COVID-19 Protesters: A Look at the American Legacy of Demanding Freedom at the Expense of Others 2020-05-07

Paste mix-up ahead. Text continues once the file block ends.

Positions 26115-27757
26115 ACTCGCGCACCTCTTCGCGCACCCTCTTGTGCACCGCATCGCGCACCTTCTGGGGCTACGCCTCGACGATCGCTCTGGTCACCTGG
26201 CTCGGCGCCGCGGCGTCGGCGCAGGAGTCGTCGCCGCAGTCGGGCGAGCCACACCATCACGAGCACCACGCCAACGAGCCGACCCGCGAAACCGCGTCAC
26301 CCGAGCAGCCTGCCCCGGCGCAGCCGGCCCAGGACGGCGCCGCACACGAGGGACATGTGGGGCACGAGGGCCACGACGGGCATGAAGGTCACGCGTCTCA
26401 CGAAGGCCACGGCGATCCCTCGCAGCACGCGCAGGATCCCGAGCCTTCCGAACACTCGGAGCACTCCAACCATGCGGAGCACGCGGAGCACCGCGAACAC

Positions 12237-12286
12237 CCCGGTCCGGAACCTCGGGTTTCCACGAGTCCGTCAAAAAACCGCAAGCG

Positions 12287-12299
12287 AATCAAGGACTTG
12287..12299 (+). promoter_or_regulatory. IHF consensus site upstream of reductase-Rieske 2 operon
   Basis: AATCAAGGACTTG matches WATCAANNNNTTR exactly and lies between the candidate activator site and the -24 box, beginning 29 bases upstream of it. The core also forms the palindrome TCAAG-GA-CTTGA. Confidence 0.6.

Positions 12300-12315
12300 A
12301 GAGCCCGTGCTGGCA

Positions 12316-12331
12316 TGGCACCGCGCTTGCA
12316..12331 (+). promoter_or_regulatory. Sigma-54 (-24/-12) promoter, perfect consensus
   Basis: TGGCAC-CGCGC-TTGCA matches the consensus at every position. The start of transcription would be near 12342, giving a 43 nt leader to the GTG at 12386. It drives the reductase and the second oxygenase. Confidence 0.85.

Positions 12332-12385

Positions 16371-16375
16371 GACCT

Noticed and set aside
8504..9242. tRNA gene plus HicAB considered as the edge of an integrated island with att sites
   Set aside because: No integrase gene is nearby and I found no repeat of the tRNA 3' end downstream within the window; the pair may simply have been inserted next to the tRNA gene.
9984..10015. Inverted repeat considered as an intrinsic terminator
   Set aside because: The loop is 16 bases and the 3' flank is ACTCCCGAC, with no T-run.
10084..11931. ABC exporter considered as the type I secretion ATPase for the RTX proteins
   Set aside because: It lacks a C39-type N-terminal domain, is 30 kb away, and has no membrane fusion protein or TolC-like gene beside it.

The people protesting around the country are demanding states reopen. Even though the data shows it will affect our most vulnerable communities. It's important to be careful when we began to talk about individual rights when it ultimately comes at the expense of someone else's rights or even the individual freedom when it comes at the expense of someone else's a freedom. I'm Shumita Basu. In for Tanzania Vega and today on the takeaway Thursday may seventh. We break down the racial history of choosing individual freedom over community health then. How kids are struggling during the pandemic and how we can help absolutely. We need to talk to our children. Even our young children and that's sometimes a hard conversation because as adults we may have our own stress and distress with this and we hear from the experts themselves. Hi My name is Colin. I live on Long Island. The hardest thing about the quarantine is not seeing my friends and the best part about the porn team is not going outside and going to school that I'm nine years old round out the show by hearing from musicians in Missouri where the governor has deemed. Concert venues can reopen all that and more. Let's get to it last weeks now. Small groups of protesters across the country have been calling for an end to state shutdowns and covert Nineteen government oversight last week protesters in Lansing Michigan stormed the Capitol building and demanded to be let into the House Chambers as legislators deliberated extending their state shut down many of these protesters were carrying assault rifles wearing tactical gear some were holding images of confederate flags swastikas and nooses. While some including Michigan Governor Gretchen. Whitmer HAVE SAID. These PROTESTS ARE FUELED BY RACISM. The protesters themselves say they're fighting for their individual rights. Here's Protester Joni George in Lansing. There's people that are compromised. Immune wise people that are older weaker and they can't take it free to sign their homes. That's what freedom is. This isn't freedom. But what kind of freedom is it when it comes at the expense of others? That's the question Abram X. Candy asked in a recent article he wrote for the Atlantic. Abram is the director of the anti-racist Research and Policy Center American University in the United States Black and Brown communities have experienced higher numbers of Kobe nineteen cases and deaths than white communities the freedom. These protesters are calling for could increase the spread of the virus and further this viral disparity either Mex- candy and Kisha Blaine a w. e. b. do boys fellow at Harvard University and an associate professor of history at the University of Pittsburgh. Joined us to talk about this. Abram said that the legacy of choosing individual freedom over community health can be traced back to the psyche of slaveholders slaveholders. Wanted to live in a state where they had the freedom as individuals to not only enslaved people but to disenfranchise people to exploit people to impoverished people to rate people and on down the line and they felt any restriction on that ability to enslave to disenfranchise to even kill was a restriction on their freedom and they spoke about it in the in that way and ended up succeeding from the Union because they felt the union was not providing them with their freedom and I contrast that more individual freedom with community freedom which is the freedom of of enslaved people from slavery or a community from disenchant FIS men or from exploitation of poverty and and this freedom from is more or less freedom from harm a freedom from even harm of of those individuals who do not care about the the the lives of the rest of us in what the freedom like now even to infect us Kisha through history when we have seen this mentality of prioritizing individual freedom and state's what has been the result of that and the impact of that on black and Brown communities specifically the result has been catastrophic in fact as we all know we fought an entire war Because of this very argument people will say that. The civil war was ultimately fought to protect states' rights yet. As Abram pointed out when we really get to the heart of the matter it was a question of. How do you protect states' rights when the rights that states are demanding or the rights to keep black people in slate if we went down the line of states rights and if we allowed slaveholders to ultimately have their way I would be enslaved today And so in the end. I think it's important to be careful when we began to talk about individual rights when it ultimately comes at the expense of someone else's rights or even the individual freedom when it comes at the expense of someone else's a Abram. My WanNa connect some of those ideas to what's happening today to the protests that were seeing people who adamantly want things to reopen again when protesters today are saying that they are fighting for their freedom. What do you think that they mean by that? I believe they. They're saying their freedom to the freedom to harm which essentially means the freedom to infect that and and I think they're I'm really seeking to contrast them with other Americans who recognize that if we open states back up then the likelihood of social distancing of course declines than the the likelihood that more people are infected and even die rises but these individuals aren't thinking about what's best for the community. They're only really thinking about what's best for themselves even if their actions even if these states reopening will harm community Abram in your piece in the Atlantic you said that the individual freedoms these protesters want could come at the expense of not just the community at large but specifically black and brown communities. Can you talk about the disproportionate impact of this outbreak on black and Brown communities? Sure so last I checked about. Eighteen states have already reopened about sixteen of those eighteen states. They they'll states have released racial demographic data of those sixteen states. Thirteen of those states. S- thirteen of those sixteen states where we have racial demographic data that have reopened. People of color are suffering disproportionate harm from Kobe. Nineteen meeting according to the Racial Data. People of color are more likely to be infected and or more likely to have been killed by Kobe. Nineteen and especially black people and so to give an example in Alabama black people comprise about forty three point. Five one percent of the krona virus cases and another forty five percent of the deaths but only about twenty seven percent of the population and racial disparity is indicative of what's happening in Mississippi and Tennessee in Colorado and South Carolina as well as Georgia. All of these are all states that have reopened. There's also states like Utah which Latina ex people are fourteen percent of the population but thirty six percent of the krona virus cases. Or even Idaho where the death disparity among native Hawaiians the highest in any group or even Wyoming Native Americans make up two point seven percent of the state but eighteen percent of the cases Corona virus cases. So these racial disparities are are pervasive in the dairy states. That have Oakland last week in Oregon. Hundreds of protesters gathered at the state capital. Some of them were carrying rifles with seen at some of these protests imagery of confederate flags even swastikas and nooses. Kisha are we seeing any similar protests armed protests against shutdowns in other countries or is this a uniquely American thing it it seems to be a uniquely American. I am not aware of armed protesters in the same fashion. I'm certainly aware that they are protests. Happening across the globe I was reading even this week about several different protests happening in Italy and as we know they have been established by Kobe. Nineteen and I notice for example. Hundreds of business owners. Those who owned restaurants in particular and bought restaurants and bars decided to out turn on their lights at a particular mom and turn off their lights at another moment as sort of symbolic gesture gesture I mean so all of these things are protests Whether people are protesting this day at home laws or whether people are protesting others are protesting even the efforts to open up Italy. That's a very different kind of discourse I think and a very different kind of response if we are talking about stay at home orders and if there is resistance to People staying at home in this moment in order to you know in order to ensure that the corner virus does not spread further. Then why would a group of people show up at the state capital in Lansing Michigan With guns what does this have anything to do with the corner virus? It's obvious that if you're showing up with with guns you're showing up To intimidate your showing up to ultimately terrify individuals. And it's not surprising that these guns appear at the very same moment that we also see people with confederate flags we see people with swastikas with nooses. All of these are connected and so once again. What's happening is in this moment. People call upon the First Amendment and they call up on the second amendment. They use these as covers to try to explain away why they are. In fact engaging practices that are intended to terrorise hoops of individuals? And so that is exactly. I think what's happening with this and is also telling that they're showing up also without any facemask Which innovate self is sending? Another message about the ways that they don't necessarily see call the nineteen as a threat to themselves clearly because they're not even following a recommendations that are given by the CDC so so again corona virus becomes the cover a second amendment claims become the cover even even First Amendment claims. Be become the cover but in the end what you're finding at least in the case of of Lansing Michigan. Quite frankly or a group of of of white supremacists many of them. Who who want to interrogate an and want to intimidate people with these guns Abram I want to give you the last word here it sounds like what you're saying is the very concept of freedom means something entirely different two different groups of Americans and that that distinction is drawn across racial lines. So where does that leave us? In a country that has largely centered. Its identity on the concept of freedom however flawed that might be. I think we're where leaves. is a recognition that even something as basic our lease seemingly basic as the concept of freedom has always been highly sort of our contentious. And I I know the enslave her. In the enslave had completely different conceptions of freedom and that psyche of the slave holder that any restriction on their individual ability to do what they want even if those restrictions are preventing them from harming other people that that is away their freedoms that psyche. That idea I think lives on to this day. And so that's how you have for instance black people who are protesting against the ability. The freedom for police officers to shoot in murder or even a regular citizen to shoot in murder anyone who they fear they want that freedom. We're saying no. You cannot have that freedom. You should not have the freedom to harm people indiscriminately in the way. Slaveholders did and and so. I think that this is something that I think. Americans have been fighting over. The very notion of freedom from the beginning either. Mex- Candy is the director of the anti-racist Research and Policy Center at American University and a contributor to the Atlantic and Kisha Lane is a w. e. d. boys fellow at Harvard University and an associate professor of history at the University of Pittsburgh. Thank you both very much for joining us. Thank you for having. Although not as many children seemed to be getting gravely ill from the krona virus. They aren't immune to the psychological effects of the crisis but systemic racism and inequality is making this pandemic even more difficult for kids in marginalized communities increased racism involving such as worrying about once fiscal safety when wearing a mosque which is highly relevant concern for black communities or the lack of resources for example poor quality health care for poor families or no healthcare for undocumented immigrants or educational inequalities including whether family has a device or even a quiet dedicated space for successful on schooling or an adult in the home was able to facilitate homeschooling. That's Chris Chia a professor of psychology at the University of Maryland. Baltimore County but all of the kids in our lives are being psychologically affected by this experience to help us understand this and what we can do to make this a little easier for them. I spoke with Garissa. Along with Robin Gurwitch a psychologist and professor at Duke University Medical Center specializing in children and families. I asked Robyn to explain what we know from. Past events like September eleventh and Hurricane Katrina about how young people are affected by crises so when children are overly stressed it impacts their behavior. So you're going to see. Some behavior changes your. It's going to affect their emotions in so there's a whole range of motions. It's going to affect how their bodies feel so they may have more headaches or stomach aches. What many people are probably seeing now with Kobe? Nineteen terms of behavior. Depending on the age younger children may be more clingy and more needy than usual have more temper tantrums in meltdowns get older. You may notice that they become a little bit more irritable they may have a harder time with focus and concentration and even being able to remember tours that they would normally be doing without any problem. So there's a whole range that we will see in children who are feeling incredibly stressed. And now that we're a few months into this pandemic. Some parents have probably started to talk with their kids. About what's going on. Should they be doing that? Should they keep doing that What kind of guidance do you have for them? The answer honestly from everything we know is absolutely. We need to talk to our children even our young children. And that's sometimes a hard conversation because you dull we may have our own stress and distress with this So the conversation can be as simple as we've been staying at home because of Corona virus. Talk About Cova. Tell me what you think about this. That gives adults in idea of where their children or teenagers are starting from. What do they know so it allows us to correct misinformation misperceptions than that honestly with? How is this making you feel and you will see anything from. I love being home with you all the time from your four year old all the way up to feelings of worry and anxiety and stress. How do you tackle the uncertainty of this moment of the timeline? Of what comes next. That is what makes Cova nineteen very unique. We don't have a time line. I can't how you. On June twenty-first everything will be great. I wish I could so I think the best thing we can do is when we talk to our children. We can let them know. Things are changing in a big things. Change I'll make sure I'll let you know for now. Here's what we're doing. Here's what's happening in our communion our family. Here's what's happening in our community but also give children away. They can do something. That's also important to children's resilience. It may be as simple as helping to prepare meal for the family. Or if you're baking to deliver adore drop of cookies to a neighbor next door. Children may have lots of different ways that they may want to contribute to helping and it's important to listen to their ideas and support that Chris. Oh we've talked on this program about the stresses that parents are facing right now. What do we know about what parents might be inadvertently passing onto their kids especially after being isolated and at home together children look to parents for signs of whether they should be anxious they should be fearful whether they should be distress? And so an important thing that we tried to tell. Parents is also like how you're managing yourself in your stress is sometimes a model for how children might be doing. The same. Might be coping with that as well. You can have this indirect way through children looking to parents for different strategies and approaches but also if parents are anxious and stress. They might be more likely to create a stressful home climate or environment. That's may be more chaotic. Maybe less structured than what children need to thrive on and so there are those ways as well and you know for. Some parents may be there watching a lot of news and you know needing feel as if they need a lot of information in order to keep up with things but not being conscious that children might be also hearing and listening to these things to you know news at numbers in the way that they caught process. I know that you have been looking into. How minority communities might be impacted more acutely by trauma at a time like this. What are you learning one of the projects? I'm on focuses on the increase in xenophobia and racism targeting Asian Americans broadly. The particular project focuses on Chinese Americans but we know that anyone who appears as if they might be associated with an Asian background as being targeted as well during this period in some early preliminary findings from my study. I find that over. Eighty percent of the children aged ten to eighteen report having either experience or witness on line exit of discrimination targeting themselves or or same race or ethnicity at colby percent. Yes witness at least one instance and some you know multiple more than that. This is I think the first set of data that's showing from children's report with incumbent nineteen of of witnessing or experiencing discrimination and it is on one hand not surprising because people have been talking about it on the other hand. It's quite distressing. Obviously so what can parents and loving adults in the lives of these children who are witnessing and and feeling the effects of discrimination what can adults in their lives talk to them about what would be helpful. Sometimes parents wanting to protect their children might avoid discussing issues particularly issues are about race and race relations in the US which for many parents are is an uncomfortable topic for them themselves in particular if they are let's say first generation immigrants and don't themselves have or believe they have a good understanding of these issues and so some parents might want to protect children and say that while Free. Just keep our heads down work hard. Just focus on what needs to be done. That's the best approach. But the research consistently shows that talking to children's so engaging in what we call racial ethnic or cultural socialization appears to have a lot of benefits for children and so this broader construct of cultural socialization includes talking to children about their culture and you know serve their their history which has been shown to increase ethnic racial pride and children which is protective factor but there are other aspects that include on preparing children for bias preparing children for the discrimination that they will inevitably experience in their lives made also includes more direct discussions about it and so we tell parents that especially in a situation like this where we see that children over eighty percent are witnessing some forms of discrimination or xenophobia that proactively engaging children added developmentally appropriate level about what they might experience about what might be going on but also importantly making sure that they have to tools in order to address some of this what they should do if this happened to them rather than just increasing their vigilance and anxiety without giving them a sense that they might have some control over what they should do if this ever happened to them or if they've witnessed it happening to someone else to care about as we go through this one of the questions for caring and loving adults to ask themselves. What's one value? What's some beliefs that we hope to foster instill grow in our children because while there is the xenophobia? Racism with Asian Americans were also seeing yet toward African Americans in anti-semitism is on the rise. So what's one value that you want to leave your children with that they can learn from this? How do we practice kindness towards each other? How do we make sure that what do I do if I see somebody saying something mean about one of my friends so as parents talk about difficult topics you're also setting incredible groundwork if my mom died grandma? Whoever that loving caring adult for them is willing to talk about the difficult topics? Now whether it's Cova da whether it's racism other things because they're talking to me about it and they're encouraging me to ask questions or tell them my experiences. You're setting the groundwork that I can come back whether it's peer pressure or whether it's bullying or whether it is other kinds of intense feelings of disappointment I can talk to my caring adult 'cause they will talk about the tough stuff. Robin is a psychologist and professor at Duke University Medical Center specializing in children and families and Chris. Chia is a professor of psychology at the University of Maryland. Baltimore County now. We continue talking about how kids are doing during this moment by talking to well the experts themselves. I'm Calvin and I live in guilty. It s thing. Is that like easier but did that thing is. You can't feel fun My Name's Charlotte. I'm from Dallas Texas and I'm twelve years old quarantine can be really fun and really difficult. It is really fun because it kind of already feels like summer vacation. I get more time to spend with my family but also quarantining has been hard because half of my family's quarantining somewhere from Raynham Massachusetts. I'm in fifth grade. The best thing about being home is getting to be on a computer all day and feel important. The worst thing is having to deal with my older sister sometimes. She makes lights for no reason. And that's a pain. My name is Cohen. I live on Long Island in the hardest thing about the quarantine is not seeing my friends and the best part of the quarantine is not going outside and going to school. That's I'm nine years old time. My name is Sophia and I am five years old. I Live and same how Oregon I am just still bore like can't play at school and my best friend is. Clarisa and I can't play over longer anymore. That you've been Reggie bike that I've been the On learn to ride my bag with no train mill sky names. The white I live in Anchorage Alaska the best part about being in quarantine is I get to work. Be Left alone. Read draws what. She's you also get to eat a lawsuit. The worst part is I'm an extrovert and I can't see my friend. I can only my friends over. Zun called not the same. Hi My name is Eliana. Look back from Yorktown C. Or some of the things I really like about being home is that I get to play with my brother. A lot and play with my mom a couple of things. I don't like about staying home. A lot is I can't go to my friends and play outside with them. I was to go middle school so now I don't even know if I can start for middle school also. My Dad works at a hospital so I can't really see him a loss during the day. Hi I'm Paul Richard Johnson. I live in move from Kentucky and I like. I like to sleep in what I like to do and I don't I don't like to do work. I'm seven years old. My name's torn I'M FROM CHARLOTTE NC. And my the best thing is playing with my dog in the worst thing is not having a variety. My my name is Owen. I'm eleven years old and I'm from Wilmington Delaware and the best part about being home is not being in school and like just kind of like playing around in the worst part is I have always doing homework and stuff from home and it's kind of hard because my teacher can't really help me from home as much as she can in person thank you. Hi My all olive and I am from sensory to New York. I am six years old. The best thing about being home so much is I get to be with my family. The hardest things are not being able to be my teacher friends. There was a definite trend in all the calls. We got kids are really missing their friends. Dr Robin Gurwitch. The psychologist we heard from a few minutes ago told us that when kids missed that peer interaction it can provoke anxiety and anger so get creative with solutions. She said especially with younger kids. She suggests multiplayer online games organizing dry birthday parties or starting an art project to share. Virtually with friends. Or even just with your siblings. My name is Eli. I'm eleven in the fifth grade and I live in Washington. Dc My name is bay. Im seven I am in Texas Great. I live in Washington. Dc Eli and Bayer are brother and sister who told us about taking on a unique project while stuck at home so we made a korn teen coloring book. Well actually base started and they told us about some of what they drew is called what you do with friends during the Corentin. And one of the friends sitting in a chair with a with a computer on it and One of the friends saying I wish we could see each other in person and the other France had. Yeah me too. And so there's a barn background and there's a chicken laying egg and the egg. It comes out in the face mask on so it's kind of funny and the sun there's a son and it's wearing a frowny face and in its mouth is a thermometer so it has a fever And in the pond in the background. There's only one duck. So the ducks are social. Distancing didn't know ducks Kanga could win nineteen but still when you look at these pictures. Like how do they make you feel? I read this article. Read the title of the article in the newspaper and it said sometimes you need a laugh through dark time and so this is kind of about that. Luckily I think I think that's good too. You can see some pictures of the quarantine coloring book on our website the takeaway dot org kids. We want to know how you're thinking and feeling right now and parents. How are your kids making sense of this moment? You can call us anytime at eight. Seven seven eight. My take and a huge. Thank you to the many many kids who have called us about their time. At home we have a lot more of your calls in our podcast and online at the takeaway dot org really appreciate you sharing. We loved hearing every one of your thoughts. This is the takeaway you're listening to the takeaway. I'm Shumita Basu. We just heard about the challenges. Kids are facing during locked down here in the United States and pretty much everywhere. Kids have been cooped up in their homes but it's been an especially longtime for children in Spain. The country was struck particularly hard by nineteen as of Wednesday. Spain had more than two hundred twenty thousand confirmed cases and around twenty six thousand deaths and while some have criticized the Spanish government for being slow to act. They did eventually put in place. One of the strictest lockdown orders in the world but in recent weeks the Spanish government has taken steps to loosen some of those restrictions. Cafes and restaurants can now reopen although only for delivery and just last week children under the age of fourteen were allowed. Go outside for the first time in six weeks. Linda Freund is a multimedia journalist based in Barcelona and the Co host of the checkpoint a podcast about parenting in a pandemic. She's been following the situation closely while also caring for her six year. Old Son Linda. Thanks for being here. Thanks for having me so your son whose name is rs. Right. That's right. What was it like for Arias to finally go outside again? It's an interesting question because I think what we're really seeing amongst children here. Is this sort of dissonance. Emerging so he was endorsed for six weeks along with seven million other children across Spain who were basically invisible overnight set inside seen not heard it was really an adult centric. Approach TO VIRUS. Containment here We have no patio. We have no outdoor space so he would basically run in circles in the living room and at times soak up some sun from an open window. It was difficult but the fact is we thought. Once we got that first news he could go outside again that he would be jumping for joy but he wasn't so sure about it when he got through the front door. He had his little mask on He he did skip initially and then he quickly stopped only looked around and I think because the outside looks very different and and we as adults doing the shopping going off for essential reasons We have become habituated to close storefronts the empty streets but he saw that Quiet and so I asked him. Are you excited right? And he said yes. No I suppo- why he said you know why Mommy right like. Don't ask me a stupid question. Poll but I WANNA point out this dissidence. It's it's quite clear for kids. I mean for weeks. We were justifying being inside by telling him you know Mr and Mrs Corona Virus. They're out there. We don't WanNa let him get into the house. We need to stay healthy. Wash your hands and then overnight it's like hey let's go for a bike ride. Get some fresh air of so. The transition has been a difficult one. Initially many parents here were actually offering their kids toys just so they would go for that initial walk to help them muscles through that initial fear but now seating more than a week later is kids are giggling again. They're scoring in the street. They're smiling albeit at a distance. But we're seeing some of that life return and the comfort level return as well. Have you noticed any changes in your son's behavior? Since the pandemic I started absolutely I mean who wouldn't of course when you keep a kid cooped up and all of a sudden right. He is separated from his friends. He saddled with more homework than ever before more. Holistically what is he in first grade or second hand yes six years old Berkeley all of his friends. What he said to be the other day I thought was so interesting. Said Mommy. It's like all of a sudden. All my friends are stuck in the computer screen. It's like they all shrunk. I thought about that and how kids are perceiving this. He's so used to just kids like to be with each other. I mean that is play. It's not necessarily this kind of high level conversation it's about being in each other's presence and when that is taken away or done through this kind of medium they're presented they're not presented at scale. I should say that that can can warp things a bit. You know allowing children back outside is just one way that the Spanish government is relaxing. Their lockdown measures. What other steps is the country taking right now to sort of ease out of lockdown? Well we are in what's called essentially phase zero so we have a multi tiered multi phase system and the reopening plan here in Spain. I think the name itself is pretty interesting is translates as planned for the transition towards a new normality which like first of all. I like the word normal. Should be retired right now. That might be right. Yeah I read. It just doesn't doesn't work anymore. But basically we're in phase zero so yesterday I was walking through the streets and I almost lost my breath because I saw barber shop open and people were cutting hair again People were taking appointments. There were some stores open with people who had had appointments waiting in lines outside to get articles of clothing so that's phase zero now depending on the numbers and it is going to vary based on provinces and autonomous regions. Catalonia's asking for a slower. Reopening has pushing to move into phase one like asap for economic reasons but in those two regions have been hit. Perhaps the hardest right Madrid and Catalonia. Its bid especially absolutely So if all goes as planned and we'll see there are definitely debates in government about timing. If all goes plan the de escalation for phase one would start on Sunday with small businesses reopening at thirty percent capacity restaurants at fifty percent capacity. And what's most interesting for me? Is that funerals and wakes will now be able to accommodate fifteen people because before it was limited to only three or in Madrid for a stretch. They were doing a lot of teleconferencing or there was one. Priest I recall was offering drive through funerals. No two minutes each and I think what people really need with was more than twenty five thousand deaths here over. The past. Few months is a chance to grieve together. A chance to share space even if at a social distance and just taken the gravity of everything and have Spaniards for the most part. Really been sticking to the lockdown. That is a loaded question I have witnessed personally. Both I have witnessed a number of people who have worn mass who have strictly kept their social distance. Who have been very good about only leaving when they absolutely need it. I've also seen people who go to the market just for a stick of butter I've seen and heard people in my hallways coming from a party. Who are you know a bit? Neabry aided So it definitely is a mixed like anywhere but you know what's interesting about that is you can really Get your answer from the numbers. So if we look at the police activity since the lockdown which was incredibly strict more than thirty five thousand people were fined and two hundred thirty five arrested on the weekend of May third when people were first allowed out so these are people who are maybe talking too closely going further from home than allow throwing parties though there is still some interplay between government and individuals and there are still some fines being administered. What's what are experts saying about why? Spain has been hit so hard compared to other countries in Europe. There's a mix of reasons though. Frankly we're learning new things about this virus every day but there is a large Grandfather Grandmother Elderly Population here. And in fact what makes Spain so wonderful. Is that families operate like a village. Grandparents are helping with the carrying of children picking them up from school which also puts them in a vulnerable position. Missed on how. The virus transmits. I mean as many doctors have said unfortunately children have become these vectors of contagion in this scenario so we see the older population of which there is a large amount disproportionately affected. You've mentioned that you have referred to what's happening right now to your son. You've called it. Mr and Mrs Corona virus are there and we need to not have them come in What other language are you using? And how are you thinking about talking to your six year old right now? I think the key thing to remember during this period and one thing that Co host Anna Cunningham and I really dedicate time to in our podcast is that kids are going to have a lot of questions right now and the key is just to listen to their questions. Listen to their approaches to everything and take the time even though credibly stressed out and overwhelmed. Even though if you're anything like me you've probably found yourself in a fetal position or sneaking chocolate too many times but but that this is the opportunity to have some of those very serious conversations because they hear hear everything you know the other day at Bedtime I think this was actually in April early April Win. The numbers were peaking here and every night we would hear sirens From our windows and mind you. We don't live near a hospital and our son was making the association and he actually said to his dad at Bedtime. I. I don't think I'm going to live old enough to decide if I WANNA have kids and whatnot. Yeah that was that was heavy and what that told me as he was. I mean he might have been testing it out the idea that he was internalizing the number of deaths there and I'm sorry he was internalizing the number of deaths here and what I realized is a parent when I was having conversations with my husband is that we're focusing so much on the death. Count the contagion rate. I'm sure he overheard. We could have been more careful about that. But we weren't focusing as much on those who were healing. We were focusing on the victories on the hero so we started to shift the conversation in the household because after all we are the gatekeepers of our household for our children. And so what we did is we mentioned a few friends who had been in the ICU. Friends that friends who knows and we started talking about how they have recovered. They're going. Some of them are going back to work there. Essential Workers Some of them are hugging their kids for two three days. Straight and that there are these moments of healing and there are these doctors working tyrus tirelessly to make things better to care for people and you know we could tell that he had really internalized that conversation. When the other day we were playing the game of life. Do you know the game of life. Oh sure closet you can be a winner at the game all right right. We were playing the game of life and he got to pick his profession and he chose doctor because he wants to help. People save people's lives win moment Yeah it's Nice I mean you you gotta take them where you can get these days. Let me ask you Linda. Do you think this experience of being at home and parenting in a pandemic is going to change the way that you parent moving forward It's a really good question It's interesting because I'm really operating day to day in survival mode so I haven't had that chance to take a step back and put things into context. I definitely think that I've become more appreciative of the lighter. Moments of the levity. Look at it is. We're raising the corona generation right. Our kids are glued to their screens. They're anxious they're scared. They're parents are anxious square and scared. They're also teaching US something. Pretty incredible defiant joy. They're teaching us how to find strength outta fine laughter in the darkest of times. I think I'll take that with me going forward that with every dark moment you can find some levity amid the challenges you can take a moment to laugh about the fact that you ask your conference call if they have to poop which happened to a friend of mine by the way but the fact is those lines are blurring now between everything in our lives right between the public and private life between the rich and the poor between the sick and the healthy. As those things blur. I think they're also is a blurring of struggle and joy and I think we can try to make out or carve out a place for ourselves as parents in both Linda. Freund is a multimedia journalist based in Barcelona and the Co host of the checkpoint a podcast about parenting in a pandemic Linda. Thank you for joining us. It was my pleasure back with you on the takeaway. I'm Shumita Basu. As businesses across the country slowly begin to reopen the live event industry is expected to be one of the last sectors to welcome the public back in but this week Missouri Governor. Mike Parson made his state the first to allow live events to resume as long as they comply with social distancing guidelines on Monday the same day. That the governor's decision went into effect. Missouri reported nearly four hundred new covert nineteen cases. That's the largest single-day increase for the state to date. Meanwhile mayors in Missouri's biggest cities Saint Louis and Kansas city or keeping their stay at home order in place until the middle of the month and music. Venue owners in those cities. Say It will likely be much longer until they can safely. Reopen Frost would be in Normandy which has three hundred people in the room. I can't even imagine when that's going to be possible. There's too many unknowns but I would expect the smart money would be maybe not this year. I'm Steve Palm. My wife kicked Kelsen. And I own off Broadway A in saint. Louis Missouri Steve's venue typically hosts Americana performers. They had their last show on March seventh and while off Broadway did receive a loan under the paycheck protection program. It's not enough especially since the business has generated no substantial revenue since it close to the public. Steve also says that if off Broadway were to reopen any time soon the venue couldn't stay profitable at a limited capacity and even if social distancing guidelines are eased soon in Missouri. He would still be in a bind. I guess I don't know what I'm going to do what we're going to do if were not comfortable with the level of safety. I think we're probably just not going to because it doesn't get us where we need to be with any sort of significant restrictions and if there are no restrictions then it certainly not safe in Columbia Missouri Cafe Berlin a restaurant and music venue is taking a similarly cautious approach to reopening their jobs. We need to open up the menu again at some point. But I think that it's really putting the The Carton of the Horse at this point. I'm Matthew Cook. I'm the talent buyer manager at Cafe Berlin and the executive director of Dismal Nitch Arts and the Columbia Experimental Music Festival cafe. Berlin's revenue comes from. Its restaurant and Matt says that starting live shows backup just won't make financial sense for the musicians. He typically books with the restrictions of limited capacity. I I don't think that it would be a profitable thing for anyone involved. And even if audiences were willing to return to shows many local musicians in the state wouldn't necessarily feel comfortable performing anytime soon the poll in Volpe's romantic spe in choosing my name's Molly Healey. I'm a violinist and cellist and guitar player also singer-songwriter out of Springfield Missouri. Right now. I would not feel comfortable going out and playing a show. It one of my favorite venues. You know to pack house just because if cases came out of that show it would be really hard to forgive myself for doing something like that and I think a lot of other musicians feel the same way like many musicians around the world molly has continued playing music through live streams. But the amount of money she's taking in bills performances is significantly lower than what she made before it just is not something that has brought in what. I used to make you know on a weekly basis or what I needed to make on a weekly basis to keep my house afloat and keep my daughter Fed and all that stuff. Molly has also found performing over. Live streams less creatively satisfying. It's better than nothing but you can't see the audience reaction or when you can't see those people dancing or smiling or whatever it is that you're wanting to elicit from that song it's just not the same that feeling was by another Missouri based musician. We spoke with a no. It's not the same as being in ruined with someone looking up reacting to them or hearing the different sound especially with the area. I spend a lot of time. Man Like experimental improvisation. There's a lot of dependency of keep bowl and the crowd reaction and making decisions of which direction ago in my name. Sanchez is from Saint. Louis performance the name eighteen encounter. Stan has been doing. Dj Sets and other musical performances over live streams for more than forty consecutive days now before Kovac nineteen about a third of stands. Income was coming from live shows and while today. He misses the energy of live audiences. He's also finding some positives to doing shows online. If I'm here in Saint Louis Plamondon shows doing my thing. You know the cities. Don't get to be there. They don't get the feel that so in this new livestream presence you kind of have a wider audience and in a way. It's more because people are listening to sound whether it's on their phone laptop their home stereo system whatever it is it's all personalized and having their own personal space now. Stan is more focused on keeping those virtual performances going then returning to in-person crowds. You know the transition back to live audiences is it's inevitable. I think but at this point I think it would have to. I would just have to be convinced that whatever. Venue is take precaution. And you know. And they're doing their half also I don't want to just die back in it just because the stay at home order. Save Them. Lifted be something a little more thoughtful a little more creative too not wanting to rush back into live. Performance was on the minds of everyone. We spoke with in Missouri Music Industry. My name is Charles Williams. I'm from Kansas City Missouri. I am the pianist for the Kansas City. Jazz Arkestra and I am a member of the Board for the American Jazz Museum. Eighteen the vying jazz district Kansas City Missouri. I'd have to know that there was a vaccine that you know if I had to wait a year. I WanNa feel comfortable knowing that. I don't want to go into a restaurant and play on the keyboard that is full John's because keyboard gathered germs. And then just be around a bunch of people that know what? They're you know what their status is mask or no mass. Charles lives off of a pension and had been using live gigs to supplement. His income recently lost a number of close friends to Kobe. Nineteen and he told us that his reluctance to return to live performing his tied directly to his own health related. To just go out here and play and take a risk. You lose in my life. I'm sixty four years old and don't have any bad health. Conditions do have high blood pressure. But I'm not trying to rush into something. That is very serious. I mean that's eight. I not jumping out there to make me be part of that number. You know what I'm saying. So for the time being Charles's finding comfort in just playing music at home. Good thing about it is. I can go sit down at my studio play. I got a couple of keyboards. Klay upstairs downstairs and my dad is therapeutic for me to play despite myself and you know. I'm Kristen. God pray and sometimes it's just played to God myself I said why haven't play to Lord I can play to you. You know to soon myself like say get online right and if I'm getting a lot of comments that they say thank you. This was great. You were blessing to me. That's like mission accomplished. If you'd like to share your thoughts about live music give us a call at eight. Seven seven eight might take and that's our show for today. Thank you so much for listening. Tomorrow it's politics with Amy Walter. I'm should meet the best. Sue In for Tenzin Vega. Thanks for being here. This is the takeaway. We'll see you next week.